Photography Tips for Hand Lettering Artists. I’m spilling all my tips for learning how to take better photos and videos as an Art and Lettering Blogger!
Photography Tips for Hand Lettering Artists
Reader FAQs: “How did you learn photography? How do you take your photos and videos? What supplies do you use?”
These are questions I get all the time from readers in emails and social media comments, so I finally sat down to write a post with info on all my supplies and my main tips for learning to rock a camera.
Like anything, photography can be overwhelming at first. Becoming good at anything takes patience, a willingness to learn, and work. But just as with art and lettering, practice makes progress!
Learning the basics of photography is one of the best things I ever did for my business, and it’s also one of my favorite “just for fun” hobbies as well. Whether it’s capturing the “perfect” shoot for the blog, a memory from our travels, or just everyday moments with my family, investing your time (and some money) into learning photography is time and money well-spent.
I wouldn’t call myself a professional photographer. I’m a blogger/artist who started out taking super crappy pics on my iPhone. I worked hard to learn to shoot in manual because it’s a big part of doing well as a blogger and artist who shares their work on social media. I took a lot of classes and invested in some proper equipment. I’ve fallen so in love with shooting in manual, and while there’s always room to improve, I feel excellent about where my photography skills stand at this point.
This post isn’t a “How to do Photography” post because plenty of those exist on the web and I don’t necessarily feel qualified to write that type of article. This post is about how I learned to improve my photos and photography skills so I could take great pictures for my blog and social media.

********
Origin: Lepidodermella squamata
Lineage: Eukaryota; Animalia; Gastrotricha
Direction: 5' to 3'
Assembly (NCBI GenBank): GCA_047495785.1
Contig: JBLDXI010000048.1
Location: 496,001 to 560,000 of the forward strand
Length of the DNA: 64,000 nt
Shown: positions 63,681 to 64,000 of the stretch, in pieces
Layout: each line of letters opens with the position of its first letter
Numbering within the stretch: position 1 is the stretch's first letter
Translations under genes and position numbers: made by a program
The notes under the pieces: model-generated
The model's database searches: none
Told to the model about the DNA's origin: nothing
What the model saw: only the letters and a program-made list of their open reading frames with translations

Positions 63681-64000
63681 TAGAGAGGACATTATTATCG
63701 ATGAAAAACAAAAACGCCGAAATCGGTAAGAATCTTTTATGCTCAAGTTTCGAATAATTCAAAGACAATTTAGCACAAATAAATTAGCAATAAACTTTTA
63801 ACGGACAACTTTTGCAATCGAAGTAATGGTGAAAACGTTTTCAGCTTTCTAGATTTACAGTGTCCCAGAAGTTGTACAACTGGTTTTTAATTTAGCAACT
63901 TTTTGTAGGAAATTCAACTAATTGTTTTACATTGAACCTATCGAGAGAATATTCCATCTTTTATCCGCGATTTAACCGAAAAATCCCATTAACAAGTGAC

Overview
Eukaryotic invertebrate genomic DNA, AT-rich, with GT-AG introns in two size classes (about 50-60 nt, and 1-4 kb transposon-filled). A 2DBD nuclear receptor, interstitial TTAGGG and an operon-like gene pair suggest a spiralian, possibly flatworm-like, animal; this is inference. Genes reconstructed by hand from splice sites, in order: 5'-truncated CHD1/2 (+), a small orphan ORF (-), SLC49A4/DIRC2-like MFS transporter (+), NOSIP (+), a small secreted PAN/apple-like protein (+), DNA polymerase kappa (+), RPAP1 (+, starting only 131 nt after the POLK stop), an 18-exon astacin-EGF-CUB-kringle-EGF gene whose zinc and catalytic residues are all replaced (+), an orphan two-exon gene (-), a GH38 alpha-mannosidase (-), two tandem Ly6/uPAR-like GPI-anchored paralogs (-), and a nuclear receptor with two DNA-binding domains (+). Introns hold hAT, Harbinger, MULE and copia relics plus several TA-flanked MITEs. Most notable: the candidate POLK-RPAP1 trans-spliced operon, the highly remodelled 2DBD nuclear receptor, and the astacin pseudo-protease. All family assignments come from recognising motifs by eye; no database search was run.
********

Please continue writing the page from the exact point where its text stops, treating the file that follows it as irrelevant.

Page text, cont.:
Photography Tips for Hand Lettering Artists
DSLR Camera Body
I pulled my first DSLR out of the box on Christmas morning of 2013. The only thing I knew how to do with it was how to turn it on and take the lens cap off. To this day, I nearly always forget to take the lens cap off until after I go to set up my first shot and only see black. 😜
I started on a Canon Rebel T3i, a crop sensor camera body, and it was the perfect DSLR for a beginner. The Canon Rebel T5i replaced the T3i.
I recently upgraded to the Canon EOS 5D Mark III which is a full-frame camera body. While I won’t get into the difference between crop sensor and full-frame in this post, there are a ton of articles out there on Google if you’d like to learn more.
My Favorite Lens
It is noteworthy that all lenses are not interchangeable between the two camera bodies I mentioned earlier in this post, even though both are Canon. I learned that the hard way. Double check to be sure the lenses you buy work with your particular camera body.
My favorite lens is the Canon EF 50mm f/1.4, and it happens to work on both camera bodies, score! Whether I’m shooting my kids, blog pics, or taking traveling pics, this is the lens I bring if I don’t want to carry multiple lenses.
This lens allows you to get such fantastic bokeh (blur) in the background of your pictures, as shown in the photo below.
Shooting in Manual